Escapement: An Exquisite Tale of Love and Passion
Henri Worth admits to being “a fool for Beauty. A ferocious connoisseur.” She is a cross-dressing housekeeper to composer Cristofer Vaughn in 19th-century Europe, during the period when two schools of music clashed: followers of Bach and Handel versus the adherents of Wagner and Liszt. Henri is a composer herself, but one handicapped by an era when women composers are not socially acceptable; she sometimes lets Cristofer incorporate her work into his.
One day she accompanies Cristofer to a diplomat’s house so that he can play on a piano which had belonged to Beethoven. Henri is instantly smitten by gorgeous Ava, the diplomat’s wife, who overhears Henri playing her own compositions, and asks Henri to be her music teacher. The two begin a clandestine affair. Henri becomes torn between her love for Ava, wanting to support Cristofer (to whom she owes her life), and an offer by a mysterious count to be Henri’s “front man,” an arrangement which would let her compositions be heard while staying out of the public eye.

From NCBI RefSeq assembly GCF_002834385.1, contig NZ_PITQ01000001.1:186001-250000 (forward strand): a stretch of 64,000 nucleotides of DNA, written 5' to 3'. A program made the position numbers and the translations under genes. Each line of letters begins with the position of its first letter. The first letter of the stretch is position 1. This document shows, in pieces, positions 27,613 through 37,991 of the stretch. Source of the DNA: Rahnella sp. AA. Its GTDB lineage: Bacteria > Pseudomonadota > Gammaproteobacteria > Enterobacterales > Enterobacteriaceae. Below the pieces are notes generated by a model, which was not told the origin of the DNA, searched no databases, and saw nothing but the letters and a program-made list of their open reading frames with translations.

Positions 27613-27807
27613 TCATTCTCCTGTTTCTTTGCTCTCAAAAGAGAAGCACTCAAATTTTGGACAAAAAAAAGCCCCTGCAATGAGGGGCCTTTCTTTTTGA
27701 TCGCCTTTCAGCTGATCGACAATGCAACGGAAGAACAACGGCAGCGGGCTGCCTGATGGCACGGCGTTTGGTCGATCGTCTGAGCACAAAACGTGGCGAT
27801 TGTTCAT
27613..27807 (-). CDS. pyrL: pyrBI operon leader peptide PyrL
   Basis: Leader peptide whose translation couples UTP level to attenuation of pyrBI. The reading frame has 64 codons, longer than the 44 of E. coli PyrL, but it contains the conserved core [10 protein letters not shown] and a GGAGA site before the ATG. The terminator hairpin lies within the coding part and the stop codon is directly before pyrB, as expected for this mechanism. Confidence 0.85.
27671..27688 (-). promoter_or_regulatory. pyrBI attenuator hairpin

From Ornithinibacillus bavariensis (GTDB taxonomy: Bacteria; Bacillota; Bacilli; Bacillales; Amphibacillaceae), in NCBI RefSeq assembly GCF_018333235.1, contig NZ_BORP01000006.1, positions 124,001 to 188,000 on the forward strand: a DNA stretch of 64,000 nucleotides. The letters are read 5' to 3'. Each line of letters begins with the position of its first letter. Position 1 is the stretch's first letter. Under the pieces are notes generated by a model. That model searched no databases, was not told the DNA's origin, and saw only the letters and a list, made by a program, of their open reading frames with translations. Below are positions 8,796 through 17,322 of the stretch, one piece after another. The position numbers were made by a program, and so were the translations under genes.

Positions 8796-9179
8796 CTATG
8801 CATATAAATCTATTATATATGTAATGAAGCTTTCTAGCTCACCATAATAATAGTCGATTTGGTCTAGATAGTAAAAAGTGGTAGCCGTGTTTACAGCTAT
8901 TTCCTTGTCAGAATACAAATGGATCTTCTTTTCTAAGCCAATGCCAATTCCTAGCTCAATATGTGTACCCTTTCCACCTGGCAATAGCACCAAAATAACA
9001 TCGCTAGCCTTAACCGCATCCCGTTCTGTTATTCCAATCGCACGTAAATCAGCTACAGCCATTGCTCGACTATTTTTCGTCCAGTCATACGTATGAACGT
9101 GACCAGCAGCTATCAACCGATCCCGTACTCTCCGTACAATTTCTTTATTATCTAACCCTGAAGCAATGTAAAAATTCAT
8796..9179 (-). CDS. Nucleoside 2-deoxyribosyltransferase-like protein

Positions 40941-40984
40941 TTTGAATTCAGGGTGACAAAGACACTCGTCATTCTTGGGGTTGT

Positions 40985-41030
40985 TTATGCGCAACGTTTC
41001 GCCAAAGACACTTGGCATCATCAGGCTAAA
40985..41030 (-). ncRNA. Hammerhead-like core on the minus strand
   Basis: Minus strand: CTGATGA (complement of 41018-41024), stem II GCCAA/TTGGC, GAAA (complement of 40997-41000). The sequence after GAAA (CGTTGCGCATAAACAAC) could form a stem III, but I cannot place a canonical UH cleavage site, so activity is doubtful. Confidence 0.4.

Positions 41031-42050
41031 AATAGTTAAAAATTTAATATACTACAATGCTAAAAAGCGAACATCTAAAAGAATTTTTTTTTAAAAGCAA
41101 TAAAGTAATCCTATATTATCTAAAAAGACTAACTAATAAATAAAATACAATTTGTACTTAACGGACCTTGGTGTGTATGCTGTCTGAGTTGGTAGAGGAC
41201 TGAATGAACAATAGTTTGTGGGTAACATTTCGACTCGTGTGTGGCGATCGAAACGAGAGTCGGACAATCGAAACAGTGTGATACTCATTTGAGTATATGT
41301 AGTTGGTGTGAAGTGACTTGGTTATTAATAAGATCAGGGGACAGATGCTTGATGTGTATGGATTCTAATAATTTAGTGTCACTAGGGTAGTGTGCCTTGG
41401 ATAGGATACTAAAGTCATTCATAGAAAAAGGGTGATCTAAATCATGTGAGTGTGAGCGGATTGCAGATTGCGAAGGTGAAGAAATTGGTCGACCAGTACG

Don’t let the novel’s length deter you; the print version is double-spaced. The book contains some beautiful language: “There are those, Henri, who are born possessing a lantern inside their soul. Whose capacity for light is receptive to Creation itself. And it is Creation that compels such souls to give body to what they feel and see and hear…” And yet there are a few passages that come across as stilted: “Nowhere did I catch sight of her proud silhouette.”
The reader will feel for a woman in Henri’s position, suppressing both her musical abilities and her love for another female. Some may be disappointed at the partially ambiguous ending, but I found it an interesting exploration of the world of classical music, forbidden love, and repressed emotion.